https://www.upi.com-By Dalal Saoud
A Lebanese man drives as protesters block the roads with garbage bins and burning tires during protests after Lebanese Prime Minister-designate Saad Hariri stepped down, abandoning his effort to form a new government, on July 15 in Beirut, Lebanon. Photo by Nabil Mounzer/EPA-EFE
BEIRUT, Lebanon, July 22 (UPI) — International pressure and threats to impose sanctions on Lebanese political leaders to force agreement on the formation of a new government to deliver reforms and save the country from crisis are leading nowhere.
After nine months of trying to form a new Cabinet, Prime Minister-designate Saad Hariri simply gave up. Hariri announced July 15 that he decided to step down shortly after President Michel Aoun rejected his new Cabinet line-up of 24 nonpartisan specialists. It was their first meeting in four months but their 20th since Hariri was named prime minister by a parliamentary majority last October.
The two leaders have been unable to agree, trading accusations and blaming each other for the continued obstruction in a fierce battle over prerogatives and who is to name the ministers. While Aoun is a close ally of Hezbollah and controls the largest Christian bloc in parliament, Hariri remains the top Sunni leader.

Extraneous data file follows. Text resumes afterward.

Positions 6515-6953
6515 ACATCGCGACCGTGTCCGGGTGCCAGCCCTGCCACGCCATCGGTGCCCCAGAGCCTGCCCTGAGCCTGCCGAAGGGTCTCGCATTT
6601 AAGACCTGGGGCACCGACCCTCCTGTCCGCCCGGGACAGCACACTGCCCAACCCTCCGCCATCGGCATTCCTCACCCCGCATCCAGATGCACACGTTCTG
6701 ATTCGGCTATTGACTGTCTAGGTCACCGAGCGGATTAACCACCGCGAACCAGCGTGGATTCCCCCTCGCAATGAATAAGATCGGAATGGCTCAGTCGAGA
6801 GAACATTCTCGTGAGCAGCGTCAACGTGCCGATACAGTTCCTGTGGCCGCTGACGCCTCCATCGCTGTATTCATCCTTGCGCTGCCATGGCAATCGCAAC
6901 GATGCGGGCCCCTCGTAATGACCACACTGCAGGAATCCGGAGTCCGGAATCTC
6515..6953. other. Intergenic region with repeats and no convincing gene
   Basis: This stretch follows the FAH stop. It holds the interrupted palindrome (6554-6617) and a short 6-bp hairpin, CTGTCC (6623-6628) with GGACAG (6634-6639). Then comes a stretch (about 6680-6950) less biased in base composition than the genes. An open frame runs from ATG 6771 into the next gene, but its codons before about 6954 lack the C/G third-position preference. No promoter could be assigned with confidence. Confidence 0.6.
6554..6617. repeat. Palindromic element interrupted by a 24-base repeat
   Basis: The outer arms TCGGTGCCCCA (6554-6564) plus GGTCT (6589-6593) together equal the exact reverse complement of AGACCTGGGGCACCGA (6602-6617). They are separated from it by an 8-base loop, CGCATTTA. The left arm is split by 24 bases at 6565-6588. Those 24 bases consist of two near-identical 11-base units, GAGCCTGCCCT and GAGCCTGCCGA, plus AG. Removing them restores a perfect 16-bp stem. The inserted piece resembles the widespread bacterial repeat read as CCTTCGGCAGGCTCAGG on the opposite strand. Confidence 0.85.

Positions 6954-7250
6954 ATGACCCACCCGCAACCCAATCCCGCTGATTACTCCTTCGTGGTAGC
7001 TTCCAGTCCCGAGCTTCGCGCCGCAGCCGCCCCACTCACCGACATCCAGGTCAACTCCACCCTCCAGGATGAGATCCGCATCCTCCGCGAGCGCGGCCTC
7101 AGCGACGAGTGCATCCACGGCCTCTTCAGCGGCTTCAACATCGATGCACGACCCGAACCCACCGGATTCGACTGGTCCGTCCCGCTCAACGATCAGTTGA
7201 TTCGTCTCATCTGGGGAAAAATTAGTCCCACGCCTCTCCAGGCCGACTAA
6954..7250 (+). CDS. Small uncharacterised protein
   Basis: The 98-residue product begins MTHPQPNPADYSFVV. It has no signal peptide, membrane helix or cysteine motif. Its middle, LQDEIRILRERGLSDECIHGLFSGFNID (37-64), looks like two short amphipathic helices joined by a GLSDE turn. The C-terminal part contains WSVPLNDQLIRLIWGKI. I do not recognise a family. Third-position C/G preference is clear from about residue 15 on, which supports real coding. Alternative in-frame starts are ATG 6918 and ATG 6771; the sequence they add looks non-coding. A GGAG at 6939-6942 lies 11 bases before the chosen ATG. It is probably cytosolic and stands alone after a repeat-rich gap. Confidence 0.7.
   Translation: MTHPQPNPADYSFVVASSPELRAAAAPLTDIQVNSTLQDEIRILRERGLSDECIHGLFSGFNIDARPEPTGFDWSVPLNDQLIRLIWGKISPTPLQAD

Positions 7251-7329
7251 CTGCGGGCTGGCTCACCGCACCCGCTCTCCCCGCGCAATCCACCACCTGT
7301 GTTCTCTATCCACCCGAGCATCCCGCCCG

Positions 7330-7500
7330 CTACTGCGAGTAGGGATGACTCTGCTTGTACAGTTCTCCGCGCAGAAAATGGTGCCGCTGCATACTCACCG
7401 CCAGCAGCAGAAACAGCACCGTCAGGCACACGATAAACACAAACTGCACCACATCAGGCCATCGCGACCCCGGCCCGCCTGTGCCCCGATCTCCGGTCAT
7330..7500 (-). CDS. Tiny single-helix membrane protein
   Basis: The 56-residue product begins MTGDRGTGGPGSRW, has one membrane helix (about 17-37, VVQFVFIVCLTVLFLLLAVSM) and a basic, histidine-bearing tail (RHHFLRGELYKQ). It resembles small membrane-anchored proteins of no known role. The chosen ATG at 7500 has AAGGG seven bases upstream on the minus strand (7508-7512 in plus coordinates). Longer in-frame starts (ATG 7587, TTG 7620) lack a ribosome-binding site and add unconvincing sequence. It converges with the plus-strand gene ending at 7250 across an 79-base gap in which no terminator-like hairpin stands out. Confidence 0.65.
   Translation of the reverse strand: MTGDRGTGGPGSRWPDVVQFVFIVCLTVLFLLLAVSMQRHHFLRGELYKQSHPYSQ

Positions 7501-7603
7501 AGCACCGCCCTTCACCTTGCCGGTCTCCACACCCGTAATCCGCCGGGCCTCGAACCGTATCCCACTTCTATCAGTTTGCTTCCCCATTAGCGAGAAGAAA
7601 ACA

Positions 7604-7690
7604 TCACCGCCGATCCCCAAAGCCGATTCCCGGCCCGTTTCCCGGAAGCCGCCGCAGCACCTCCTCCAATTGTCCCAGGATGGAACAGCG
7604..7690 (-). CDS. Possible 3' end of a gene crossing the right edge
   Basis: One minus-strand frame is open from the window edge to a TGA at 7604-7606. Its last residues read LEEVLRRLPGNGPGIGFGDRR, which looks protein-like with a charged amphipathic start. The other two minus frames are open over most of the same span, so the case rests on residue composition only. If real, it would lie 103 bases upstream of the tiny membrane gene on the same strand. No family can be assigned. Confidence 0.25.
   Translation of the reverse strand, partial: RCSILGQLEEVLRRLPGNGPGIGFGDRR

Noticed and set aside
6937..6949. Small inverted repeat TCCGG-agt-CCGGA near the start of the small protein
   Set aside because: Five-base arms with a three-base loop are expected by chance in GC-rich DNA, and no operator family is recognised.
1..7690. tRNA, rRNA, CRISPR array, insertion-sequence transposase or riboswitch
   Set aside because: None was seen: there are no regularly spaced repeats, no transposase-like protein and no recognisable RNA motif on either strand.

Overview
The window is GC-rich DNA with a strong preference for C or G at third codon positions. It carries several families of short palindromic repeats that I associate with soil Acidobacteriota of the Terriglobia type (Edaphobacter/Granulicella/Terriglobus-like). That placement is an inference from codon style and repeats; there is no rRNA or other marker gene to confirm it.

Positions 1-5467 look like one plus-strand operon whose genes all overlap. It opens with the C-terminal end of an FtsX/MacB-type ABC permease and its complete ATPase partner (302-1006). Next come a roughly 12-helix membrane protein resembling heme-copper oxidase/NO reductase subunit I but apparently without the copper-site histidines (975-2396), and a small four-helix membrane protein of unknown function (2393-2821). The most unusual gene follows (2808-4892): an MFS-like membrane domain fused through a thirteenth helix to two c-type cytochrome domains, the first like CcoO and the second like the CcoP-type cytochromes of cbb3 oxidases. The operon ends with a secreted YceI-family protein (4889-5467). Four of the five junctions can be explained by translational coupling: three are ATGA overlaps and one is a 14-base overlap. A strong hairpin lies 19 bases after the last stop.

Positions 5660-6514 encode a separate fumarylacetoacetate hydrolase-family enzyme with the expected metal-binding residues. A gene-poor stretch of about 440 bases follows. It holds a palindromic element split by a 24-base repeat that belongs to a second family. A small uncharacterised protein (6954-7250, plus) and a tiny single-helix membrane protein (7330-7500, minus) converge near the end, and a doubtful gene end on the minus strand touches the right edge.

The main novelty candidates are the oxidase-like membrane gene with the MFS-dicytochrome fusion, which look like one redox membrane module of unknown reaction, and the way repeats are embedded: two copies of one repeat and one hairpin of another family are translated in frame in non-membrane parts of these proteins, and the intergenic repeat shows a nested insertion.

In line with the 1989 Taef accord that ended the 1975-90 civil war, the prime minister holds parliamentary consultations to form the Cabinet and co-sign with the president its formation decree.
Hariri argued in a post-resignation interview with New TV, a local TV network, that Aoun still wanted a blocking third, a veto power that would allow him and his son-in-law Gebran Bassil, who heads the Christian Free Patriotic Movement to control the Cabinet. Moreover, he said, the FPM would not give Cabinet confidence.
“Hariri’s resignation will complicate the crisis more and more. We are on a precipice and heading down to total chaos,” Amin Kammourieh, a journalist and an independent political analyst, told UPI.
Although Aoun decided to hold binding parliamentary consultations to appoint a new prime minister next Monday, it would be hard to find an acceptable Sunni personality to replace Hariri. Under Lebanon’s political system, the president should be a Christian Maronite, the prime minister a Muslim Sunni and the House speaker a Muslim Shiite.
“An agreement over a new prime minister is expected to take a long time, and most probably the political leaders won’t be able to name anyone,” Kammourieh said. “Hariri stepped down. I wish all the others do the same…There is no salvation or solution unless they all leave.”